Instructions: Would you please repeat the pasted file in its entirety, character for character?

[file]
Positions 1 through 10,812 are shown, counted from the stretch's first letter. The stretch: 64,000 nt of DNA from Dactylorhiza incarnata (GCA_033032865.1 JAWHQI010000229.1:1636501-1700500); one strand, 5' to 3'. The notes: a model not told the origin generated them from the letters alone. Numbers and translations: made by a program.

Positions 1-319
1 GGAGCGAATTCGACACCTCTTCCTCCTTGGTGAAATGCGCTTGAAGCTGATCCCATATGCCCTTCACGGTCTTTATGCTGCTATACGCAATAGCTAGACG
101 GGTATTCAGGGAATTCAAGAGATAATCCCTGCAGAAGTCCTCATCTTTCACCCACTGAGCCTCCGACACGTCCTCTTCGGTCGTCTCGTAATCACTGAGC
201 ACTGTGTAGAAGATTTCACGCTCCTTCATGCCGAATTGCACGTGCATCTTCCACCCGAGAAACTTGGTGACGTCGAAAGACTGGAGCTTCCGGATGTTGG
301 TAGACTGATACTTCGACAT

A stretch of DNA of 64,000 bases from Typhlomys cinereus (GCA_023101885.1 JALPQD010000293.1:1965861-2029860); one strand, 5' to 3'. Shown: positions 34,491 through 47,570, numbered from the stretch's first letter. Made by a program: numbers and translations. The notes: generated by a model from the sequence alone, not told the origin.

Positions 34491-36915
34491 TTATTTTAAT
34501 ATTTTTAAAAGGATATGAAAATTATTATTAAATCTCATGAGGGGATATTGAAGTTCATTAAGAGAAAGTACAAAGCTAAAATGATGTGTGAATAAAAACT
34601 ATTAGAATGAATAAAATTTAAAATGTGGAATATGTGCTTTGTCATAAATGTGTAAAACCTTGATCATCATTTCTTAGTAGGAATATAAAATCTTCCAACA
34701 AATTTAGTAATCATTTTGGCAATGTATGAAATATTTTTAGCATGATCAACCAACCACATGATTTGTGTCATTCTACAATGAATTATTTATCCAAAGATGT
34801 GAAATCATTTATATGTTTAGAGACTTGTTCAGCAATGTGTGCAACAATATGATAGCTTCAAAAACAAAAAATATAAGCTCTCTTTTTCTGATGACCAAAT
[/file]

Positions 1 through 10,812 are shown, counted from the stretch's first letter. The stretch: 64,000 nt of DNA from Dactylorhiza incarnata (GCA_033032865.1 JAWHQI010000229.1:1636501-1700500); one strand, 5' to 3'. The notes: a model not told the origin generated them from the letters alone. Numbers and translations: made by a program.

Positions 1-319
1 GGAGCGAATTCGACACCTCTTCCTCCTTGGTGAAATGCGCTTGAAGCTGATCCCATATGCCCTTCACGGTCTTTATGCTGCTATACGCAATAGCTAGACG
101 GGTATTCAGGGAATTCAAGAGATAATCCCTGCAGAAGTCCTCATCTTTCACCCACTGAGCCTCCGACACGTCCTCTTCGGTCGTCTCGTAATCACTGAGC
201 ACTGTGTAGAAGATTTCACGCTCCTTCATGCCGAATTGCACGTGCATCTTCCACCCGAGAAACTTGGTGACGTCGAAAGACTGGAGCTTCCGGATGTTGG
301 TAGACTGATACTTCGACAT

A stretch of DNA of 64,000 bases from Typhlomys cinereus (GCA_023101885.1 JALPQD010000293.1:1965861-2029860); one strand, 5' to 3'. Shown: positions 34,491 through 47,570, numbered from the stretch's first letter. Made by a program: numbers and translations. The notes: generated by a model from the sequence alone, not told the origin.

Positions 34491-36915
34491 TTATTTTAAT
34501 ATTTTTAAAAGGATATGAAAATTATTATTAAATCTCATGAGGGGATATTGAAGTTCATTAAGAGAAAGTACAAAGCTAAAATGATGTGTGAATAAAAACT
34601 ATTAGAATGAATAAAATTTAAAATGTGGAATATGTGCTTTGTCATAAATGTGTAAAACCTTGATCATCATTTCTTAGTAGGAATATAAAATCTTCCAACA
34701 AATTTAGTAATCATTTTGGCAATGTATGAAATATTTTTAGCATGATCAACCAACCACATGATTTGTGTCATTCTACAATGAATTATTTATCCAAAGATGT
34801 GAAATCATTTATATGTTTAGAGACTTGTTCAGCAATGTGTGCAACAATATGATAGCTTCAAAAACAAAAAATATAAGCTCTCTTTTTCTGATGACCAAAT